The Ugandan government recently announced several regulatory measures for beauty salons. In Kampala, the Ugandan capital, officials visited numerous beauty salons to warn the owners that they now need to follow rules in their business. "We have been told that in the future, opening a salon would require a certificate in hairdressing and cosmetology," says Florence Adyeri, who runs a small salon in Nansana, six miles west of Kampala.
Kampala officials' actions have upset many in the city as well as the rest of Uganda. Besides threatening a multi-billion shilling beauty industry, the new regulations will affect several women who earn a livelihood running low-cost, poorly maintained salons.
A recent study by the Makerere University says 80 per cent businesswomen in small scale businesses are either in the cosmetics trade or they run salons. A big concern for many Ugandan women is that the regulations will work against their livelihood.
Adyeri has completed only seven years of formal education. A divorcee with six children, she invested in a salon and now manages to feed her family with the income she gets from her parlour. For women like her, the new restrictions could only mean shutting shop.
Earlier, Adyeri invested about $300 to build her salon. But with the new restrictions, she would have to invest $700 in the business.
Regulations against beauty salons are just the tip of the iceberg. The government's immediate concern is the damage the salons are causing by using/promoting harmful beauty products and doing business in unhygienic conditions. During their rounds, the officials now check whether the owners have enough water and adequate number of clean towels.
Increasingly, beauty parlours have started reporting accidents: customers have complained of severe infections and even permanent skin damage. Gertrude Nakyejwe has still not recovered from her visit to the beauty parlour in 2004.
"After I applied a lotion on my face my face swelled up. Later, the hair gel made me lose most of my hair." Nakyejwe was hospitalised and the salon was forced to foot part of the bill. Even after a year, her hair has not started growing.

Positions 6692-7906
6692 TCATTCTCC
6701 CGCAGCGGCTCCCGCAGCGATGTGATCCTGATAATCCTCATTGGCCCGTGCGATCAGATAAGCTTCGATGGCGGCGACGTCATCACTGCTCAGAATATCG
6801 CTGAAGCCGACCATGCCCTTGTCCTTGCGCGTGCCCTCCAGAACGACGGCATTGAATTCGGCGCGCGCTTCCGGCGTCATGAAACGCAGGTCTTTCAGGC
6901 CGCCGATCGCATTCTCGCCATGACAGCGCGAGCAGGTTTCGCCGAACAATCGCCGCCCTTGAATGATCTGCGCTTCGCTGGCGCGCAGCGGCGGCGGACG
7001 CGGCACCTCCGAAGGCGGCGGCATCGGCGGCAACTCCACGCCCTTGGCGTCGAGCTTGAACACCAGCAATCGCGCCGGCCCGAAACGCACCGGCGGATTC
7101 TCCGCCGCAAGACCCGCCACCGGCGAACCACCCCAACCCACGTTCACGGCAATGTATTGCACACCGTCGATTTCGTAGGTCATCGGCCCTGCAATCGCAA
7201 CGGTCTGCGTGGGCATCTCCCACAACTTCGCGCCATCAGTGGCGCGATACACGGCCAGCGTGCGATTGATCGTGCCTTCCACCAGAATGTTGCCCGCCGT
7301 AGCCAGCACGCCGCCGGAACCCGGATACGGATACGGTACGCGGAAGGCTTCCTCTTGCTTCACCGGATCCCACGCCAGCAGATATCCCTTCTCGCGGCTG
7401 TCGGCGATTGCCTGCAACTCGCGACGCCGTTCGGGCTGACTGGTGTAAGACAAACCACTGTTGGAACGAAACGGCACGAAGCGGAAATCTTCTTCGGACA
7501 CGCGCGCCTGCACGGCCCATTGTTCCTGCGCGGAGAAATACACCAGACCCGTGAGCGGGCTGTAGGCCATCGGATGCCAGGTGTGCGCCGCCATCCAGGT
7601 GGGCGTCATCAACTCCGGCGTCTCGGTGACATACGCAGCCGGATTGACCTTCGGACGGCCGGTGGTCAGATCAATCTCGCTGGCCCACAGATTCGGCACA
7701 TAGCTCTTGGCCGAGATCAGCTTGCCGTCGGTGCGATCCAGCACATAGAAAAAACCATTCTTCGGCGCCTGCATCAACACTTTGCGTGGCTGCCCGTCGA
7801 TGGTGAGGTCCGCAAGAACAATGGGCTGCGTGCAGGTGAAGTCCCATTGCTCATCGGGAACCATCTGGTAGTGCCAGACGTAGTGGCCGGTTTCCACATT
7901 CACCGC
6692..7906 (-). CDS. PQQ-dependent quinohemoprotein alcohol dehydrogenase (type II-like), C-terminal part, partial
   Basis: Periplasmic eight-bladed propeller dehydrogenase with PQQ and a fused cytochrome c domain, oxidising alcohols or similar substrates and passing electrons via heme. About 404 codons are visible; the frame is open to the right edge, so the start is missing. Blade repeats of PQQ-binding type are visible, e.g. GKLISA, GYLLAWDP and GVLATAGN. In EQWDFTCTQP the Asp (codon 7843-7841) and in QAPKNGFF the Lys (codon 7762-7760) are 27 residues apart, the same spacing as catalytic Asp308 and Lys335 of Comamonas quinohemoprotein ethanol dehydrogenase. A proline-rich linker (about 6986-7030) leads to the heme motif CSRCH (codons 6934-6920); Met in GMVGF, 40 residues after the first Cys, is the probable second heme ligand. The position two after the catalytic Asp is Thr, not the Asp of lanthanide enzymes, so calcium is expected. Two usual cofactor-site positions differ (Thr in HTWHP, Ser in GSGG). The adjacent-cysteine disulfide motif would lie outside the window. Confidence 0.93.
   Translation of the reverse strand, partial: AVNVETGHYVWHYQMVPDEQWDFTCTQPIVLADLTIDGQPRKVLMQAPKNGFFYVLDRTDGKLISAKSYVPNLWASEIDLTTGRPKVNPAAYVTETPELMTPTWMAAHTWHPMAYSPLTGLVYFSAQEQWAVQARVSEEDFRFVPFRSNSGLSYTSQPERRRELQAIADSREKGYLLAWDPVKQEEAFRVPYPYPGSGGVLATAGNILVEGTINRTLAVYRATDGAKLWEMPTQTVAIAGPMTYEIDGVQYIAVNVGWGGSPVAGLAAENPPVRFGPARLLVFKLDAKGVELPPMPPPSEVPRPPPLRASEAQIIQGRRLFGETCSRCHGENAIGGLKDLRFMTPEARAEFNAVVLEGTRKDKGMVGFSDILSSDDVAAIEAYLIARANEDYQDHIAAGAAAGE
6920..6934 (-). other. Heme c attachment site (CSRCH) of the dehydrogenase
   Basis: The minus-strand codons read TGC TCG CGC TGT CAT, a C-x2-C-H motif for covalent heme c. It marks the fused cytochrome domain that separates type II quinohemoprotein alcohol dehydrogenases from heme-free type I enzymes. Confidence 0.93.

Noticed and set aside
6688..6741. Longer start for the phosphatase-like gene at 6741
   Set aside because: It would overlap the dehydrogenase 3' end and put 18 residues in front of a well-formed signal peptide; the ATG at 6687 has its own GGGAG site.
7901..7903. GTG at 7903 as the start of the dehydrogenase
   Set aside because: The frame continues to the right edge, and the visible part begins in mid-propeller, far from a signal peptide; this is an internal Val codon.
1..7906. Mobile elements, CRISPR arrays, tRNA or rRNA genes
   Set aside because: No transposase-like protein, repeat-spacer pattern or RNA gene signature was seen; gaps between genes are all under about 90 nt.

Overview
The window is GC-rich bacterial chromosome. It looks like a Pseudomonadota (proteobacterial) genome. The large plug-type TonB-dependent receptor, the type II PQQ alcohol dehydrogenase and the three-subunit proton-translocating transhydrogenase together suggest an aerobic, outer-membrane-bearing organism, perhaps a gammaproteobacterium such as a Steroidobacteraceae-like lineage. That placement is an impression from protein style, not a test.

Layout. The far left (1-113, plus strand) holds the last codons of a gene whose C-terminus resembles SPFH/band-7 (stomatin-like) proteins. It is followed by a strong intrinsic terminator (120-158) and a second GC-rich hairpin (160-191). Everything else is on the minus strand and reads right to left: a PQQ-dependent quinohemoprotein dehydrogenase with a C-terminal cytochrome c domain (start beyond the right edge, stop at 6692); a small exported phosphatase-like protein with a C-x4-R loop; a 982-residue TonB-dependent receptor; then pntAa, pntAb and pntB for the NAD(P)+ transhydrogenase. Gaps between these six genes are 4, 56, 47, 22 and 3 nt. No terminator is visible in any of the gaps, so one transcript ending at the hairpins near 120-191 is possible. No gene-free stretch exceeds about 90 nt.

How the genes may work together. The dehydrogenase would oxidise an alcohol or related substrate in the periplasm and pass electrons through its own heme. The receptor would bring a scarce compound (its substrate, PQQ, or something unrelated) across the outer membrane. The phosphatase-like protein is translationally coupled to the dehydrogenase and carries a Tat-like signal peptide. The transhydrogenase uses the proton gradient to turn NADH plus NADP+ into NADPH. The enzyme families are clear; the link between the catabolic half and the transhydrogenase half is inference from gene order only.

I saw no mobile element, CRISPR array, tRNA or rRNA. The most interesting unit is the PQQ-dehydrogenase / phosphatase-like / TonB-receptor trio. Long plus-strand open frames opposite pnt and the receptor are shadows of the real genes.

In Kampala's Mulago Hospital, the country's biggest, 20 per cent of the serious skin burns are due to improper application of beauty products. One of the reasons for this is that salon owners, mostly illiterate women, can't read instructions given on the product for those who can, don't bother to study the skin types of the clients.
A more serious challenge for the government is how to implement a ban on harmful beauty products. The Ministry of Trade and Industry, along with the Uganda National Bureau of Standards (UNBS) and Uganda Revenue Authority is trying to evolve a strategy.
"We want to work on a formulation of regulations that will bring a total ban (on harmful products)," says Gyaviira Musoke from the UNBS.
Earlier, in 1989, the government tried to implement a similar regulation, but was hampered by the liberalisation wave. In 2003, the government tried to put some import restrictions on beauty products but it failed again.
Indeed, compared to many other African countries, Uganda lags behind in evolving legal restrictions on import of beauty products.—News Network